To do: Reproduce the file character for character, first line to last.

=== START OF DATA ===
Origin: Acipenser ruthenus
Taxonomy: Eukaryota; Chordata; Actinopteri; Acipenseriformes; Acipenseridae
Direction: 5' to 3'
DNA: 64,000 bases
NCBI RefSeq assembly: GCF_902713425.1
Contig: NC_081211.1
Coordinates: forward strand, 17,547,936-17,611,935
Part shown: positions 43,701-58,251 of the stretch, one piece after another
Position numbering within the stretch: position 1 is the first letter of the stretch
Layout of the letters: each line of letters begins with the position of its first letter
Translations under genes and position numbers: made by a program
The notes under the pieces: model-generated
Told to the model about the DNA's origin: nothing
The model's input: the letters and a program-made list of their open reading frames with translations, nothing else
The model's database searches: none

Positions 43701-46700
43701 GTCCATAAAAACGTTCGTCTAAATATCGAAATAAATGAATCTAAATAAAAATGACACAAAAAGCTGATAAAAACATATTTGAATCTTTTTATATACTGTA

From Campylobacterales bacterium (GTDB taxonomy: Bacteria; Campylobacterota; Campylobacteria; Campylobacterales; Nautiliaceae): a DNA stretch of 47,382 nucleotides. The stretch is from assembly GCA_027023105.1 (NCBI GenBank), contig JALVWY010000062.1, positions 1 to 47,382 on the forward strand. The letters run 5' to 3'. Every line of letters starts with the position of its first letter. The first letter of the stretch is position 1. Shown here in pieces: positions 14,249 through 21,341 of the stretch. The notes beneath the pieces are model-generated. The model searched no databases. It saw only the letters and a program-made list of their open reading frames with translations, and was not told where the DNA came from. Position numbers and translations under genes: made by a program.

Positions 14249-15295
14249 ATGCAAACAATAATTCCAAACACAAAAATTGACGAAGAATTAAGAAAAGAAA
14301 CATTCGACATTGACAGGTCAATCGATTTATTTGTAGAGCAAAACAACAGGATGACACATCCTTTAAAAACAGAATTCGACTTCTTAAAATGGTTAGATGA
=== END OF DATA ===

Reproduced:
Origin: Acipenser ruthenus
Taxonomy: Eukaryota; Chordata; Actinopteri; Acipenseriformes; Acipenseridae
Direction: 5' to 3'
DNA: 64,000 bases
NCBI RefSeq assembly: GCF_902713425.1
Contig: NC_081211.1
Coordinates: forward strand, 17,547,936-17,611,935
Part shown: positions 43,701-58,251 of the stretch, one piece after another
Position numbering within the stretch: position 1 is the first letter of the stretch
Layout of the letters: each line of letters begins with the position of its first letter
Translations under genes and position numbers: made by a program
The notes under the pieces: model-generated
Told to the model about the DNA's origin: nothing
The model's input: the letters and a program-made list of their open reading frames with translations, nothing else
The model's database searches: none

Positions 43701-46700
43701 GTCCATAAAAACGTTCGTCTAAATATCGAAATAAATGAATCTAAATAAAAATGACACAAAAAGCTGATAAAAACATATTTGAATCTTTTTATATACTGTA

From Campylobacterales bacterium (GTDB taxonomy: Bacteria; Campylobacterota; Campylobacteria; Campylobacterales; Nautiliaceae): a DNA stretch of 47,382 nucleotides. The stretch is from assembly GCA_027023105.1 (NCBI GenBank), contig JALVWY010000062.1, positions 1 to 47,382 on the forward strand. The letters run 5' to 3'. Every line of letters starts with the position of its first letter. The first letter of the stretch is position 1. Shown here in pieces: positions 14,249 through 21,341 of the stretch. The notes beneath the pieces are model-generated. The model searched no databases. It saw only the letters and a program-made list of their open reading frames with translations, and was not told where the DNA came from. Position numbers and translations under genes: made by a program.

Positions 14249-15295
14249 ATGCAAACAATAATTCCAAACACAAAAATTGACGAAGAATTAAGAAAAGAAA
14301 CATTCGACATTGACAGGTCAATCGATTTATTTGTAGAGCAAAACAACAGGATGACACATCCTTTAAAAACAGAATTCGACTTCTTAAAATGGTTAGATGA